JOINT BASE SAN ANTONIO-RANDOLPH, Texas —
Determination is a valuable quality for any Air Force
security forces member and for Senior Airman Dustin Southichack, 902nd Security
Forces Squadron entry controller, boxing only reinforces that characteristic in
his military and civilian pursuits.
Southichack said he fell in love with boxing shortly after
joining the Air Force Reserves 6 years ago, and plans to pursue both as
lifelong careers. Southichack has competed on the Air Force Boxing Team since
2012, and his goals include retiring from the Air Force Reserves and becoming a
boxing world champion.
“I’ve experienced a
lot of support from my unit and the other members of the Air Force Boxing
Team,” Southichack said. “I work hard on my Air Force and boxing careers and my
fellow defenders are often the ones to cheer me on.”
Though boxing and Air Force training remain separate most
months of the year, Southichack said boxing lends itself to performing his
security forces duties.
“Boxing gives me a stronger mindset,” he said. “If I’m given
a task, what I've learned in boxing contributes to my level of determination to successfully accomplish
that task. It also helps me with one on one communication with those coming
through the gates.”
After training Southichack for the past five years, Steven
Franco, his Air Force Boxing Team and off-season coach, said his work ethic has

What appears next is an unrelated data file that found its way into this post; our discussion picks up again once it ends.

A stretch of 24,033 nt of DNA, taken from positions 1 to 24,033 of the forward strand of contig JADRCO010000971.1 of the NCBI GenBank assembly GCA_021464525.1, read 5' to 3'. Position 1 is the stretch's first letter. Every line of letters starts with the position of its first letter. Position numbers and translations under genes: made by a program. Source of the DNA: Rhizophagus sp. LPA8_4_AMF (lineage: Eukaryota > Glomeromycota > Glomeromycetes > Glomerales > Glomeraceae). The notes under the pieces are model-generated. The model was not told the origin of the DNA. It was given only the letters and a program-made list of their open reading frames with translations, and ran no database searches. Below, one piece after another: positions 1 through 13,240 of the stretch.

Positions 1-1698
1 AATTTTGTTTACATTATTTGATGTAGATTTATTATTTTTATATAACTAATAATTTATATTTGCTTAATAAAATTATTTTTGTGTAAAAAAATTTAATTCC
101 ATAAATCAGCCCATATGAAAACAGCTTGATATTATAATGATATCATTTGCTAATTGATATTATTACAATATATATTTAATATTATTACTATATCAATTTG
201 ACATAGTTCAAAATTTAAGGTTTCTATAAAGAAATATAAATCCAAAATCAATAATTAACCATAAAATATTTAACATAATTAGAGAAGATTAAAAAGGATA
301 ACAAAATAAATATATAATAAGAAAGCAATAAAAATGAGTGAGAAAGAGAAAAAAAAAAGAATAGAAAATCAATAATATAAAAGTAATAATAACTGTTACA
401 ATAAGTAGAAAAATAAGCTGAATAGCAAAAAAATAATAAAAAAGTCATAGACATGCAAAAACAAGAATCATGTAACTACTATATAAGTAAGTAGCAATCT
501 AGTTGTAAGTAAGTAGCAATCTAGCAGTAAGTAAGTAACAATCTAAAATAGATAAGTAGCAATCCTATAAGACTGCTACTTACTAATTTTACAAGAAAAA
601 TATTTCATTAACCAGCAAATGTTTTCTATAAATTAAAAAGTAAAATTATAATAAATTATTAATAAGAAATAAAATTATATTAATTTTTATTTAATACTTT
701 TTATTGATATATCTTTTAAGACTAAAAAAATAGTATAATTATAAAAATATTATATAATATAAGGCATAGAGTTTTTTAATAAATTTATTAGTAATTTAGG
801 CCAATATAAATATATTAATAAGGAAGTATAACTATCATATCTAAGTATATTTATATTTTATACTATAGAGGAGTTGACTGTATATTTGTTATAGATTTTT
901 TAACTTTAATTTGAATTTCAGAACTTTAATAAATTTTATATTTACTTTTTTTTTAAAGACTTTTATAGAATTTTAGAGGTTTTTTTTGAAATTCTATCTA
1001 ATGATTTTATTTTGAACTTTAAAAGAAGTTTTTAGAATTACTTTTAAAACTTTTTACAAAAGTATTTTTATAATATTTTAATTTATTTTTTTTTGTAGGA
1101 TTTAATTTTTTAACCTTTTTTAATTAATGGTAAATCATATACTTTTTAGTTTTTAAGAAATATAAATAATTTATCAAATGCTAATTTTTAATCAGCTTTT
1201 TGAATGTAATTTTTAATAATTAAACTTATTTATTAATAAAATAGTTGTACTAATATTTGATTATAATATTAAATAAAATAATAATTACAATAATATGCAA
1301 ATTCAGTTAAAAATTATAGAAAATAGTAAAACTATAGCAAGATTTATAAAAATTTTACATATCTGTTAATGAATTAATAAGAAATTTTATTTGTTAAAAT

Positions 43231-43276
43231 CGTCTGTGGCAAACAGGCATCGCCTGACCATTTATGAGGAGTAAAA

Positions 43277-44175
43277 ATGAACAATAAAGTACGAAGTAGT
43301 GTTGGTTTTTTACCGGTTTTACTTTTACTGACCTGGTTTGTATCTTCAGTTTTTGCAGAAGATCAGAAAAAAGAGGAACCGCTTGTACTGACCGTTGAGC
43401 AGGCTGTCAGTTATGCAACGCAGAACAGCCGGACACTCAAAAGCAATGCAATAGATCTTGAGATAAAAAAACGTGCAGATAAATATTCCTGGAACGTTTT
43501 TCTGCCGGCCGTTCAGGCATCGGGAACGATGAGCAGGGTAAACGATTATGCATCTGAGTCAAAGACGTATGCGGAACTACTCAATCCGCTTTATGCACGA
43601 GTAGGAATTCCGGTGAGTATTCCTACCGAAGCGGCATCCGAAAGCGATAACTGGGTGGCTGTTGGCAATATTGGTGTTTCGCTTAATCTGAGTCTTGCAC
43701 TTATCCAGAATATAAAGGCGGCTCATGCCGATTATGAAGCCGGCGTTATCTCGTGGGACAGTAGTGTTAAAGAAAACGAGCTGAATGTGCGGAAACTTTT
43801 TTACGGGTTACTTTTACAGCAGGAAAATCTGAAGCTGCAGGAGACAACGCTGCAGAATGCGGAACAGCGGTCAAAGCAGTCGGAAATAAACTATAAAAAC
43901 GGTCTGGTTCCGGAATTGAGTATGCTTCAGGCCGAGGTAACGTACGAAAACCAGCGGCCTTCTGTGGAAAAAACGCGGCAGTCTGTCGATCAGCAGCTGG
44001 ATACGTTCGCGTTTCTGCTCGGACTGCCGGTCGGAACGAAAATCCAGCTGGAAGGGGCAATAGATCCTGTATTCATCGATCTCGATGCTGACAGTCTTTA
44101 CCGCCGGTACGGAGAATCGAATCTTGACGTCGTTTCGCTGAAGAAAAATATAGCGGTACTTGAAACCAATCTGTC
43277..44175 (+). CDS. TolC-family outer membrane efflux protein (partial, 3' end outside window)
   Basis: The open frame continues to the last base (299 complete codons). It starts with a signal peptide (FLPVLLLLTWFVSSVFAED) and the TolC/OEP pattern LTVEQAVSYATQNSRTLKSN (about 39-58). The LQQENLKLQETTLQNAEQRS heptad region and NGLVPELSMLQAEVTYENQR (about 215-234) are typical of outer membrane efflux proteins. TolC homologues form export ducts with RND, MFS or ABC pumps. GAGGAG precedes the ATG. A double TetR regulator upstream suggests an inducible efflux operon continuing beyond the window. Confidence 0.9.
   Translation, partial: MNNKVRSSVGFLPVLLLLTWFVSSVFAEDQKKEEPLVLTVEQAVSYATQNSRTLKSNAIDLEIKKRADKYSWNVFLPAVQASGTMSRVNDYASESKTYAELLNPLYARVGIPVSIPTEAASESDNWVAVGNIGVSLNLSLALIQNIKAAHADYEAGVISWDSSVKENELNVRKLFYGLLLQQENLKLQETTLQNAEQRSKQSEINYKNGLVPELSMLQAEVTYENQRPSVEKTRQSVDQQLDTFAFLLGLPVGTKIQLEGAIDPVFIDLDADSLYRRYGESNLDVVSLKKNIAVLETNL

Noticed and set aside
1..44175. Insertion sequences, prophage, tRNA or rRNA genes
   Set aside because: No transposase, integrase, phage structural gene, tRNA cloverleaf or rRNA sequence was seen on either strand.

remained constantly driven.
“I’ve taught him to give his all during every training
session and to try to make each day a good day,” Franco said. “He’s one of
those people who tries to better themselves in everything he does and gives 100
percent to any task.”
Southichack had both military and martial arts influences
while growing up in the San Antonio area. His mother was in the Army until her
medical discharge due to an injury. Later on, his older brother joined the Air
Force, and a year later Southichack followed suit. Southichack and his brother
also shared Tai Kwon Do practice as children, which he said has helped him excel
“I wanted to join the military for the structure and
reliability of the career, especially after seeing it work for my mother and
brother,” he said. “I have friends on the civilian and Air Force side that also
box and inspire me to push myself to train.”
Southichack’s training schedule includes boxing in the
morning and 3.5-mile runs at night at least six days a week. He said he plans
to use that training in future Air Force Boxing Team matches and during his
upcoming pro debut Jan. 12.
“Even though this fight is on my own time, I’ll be
representing the Air Force Boxing Team and utilizing all the training I’ve
received from them over the years,” he said.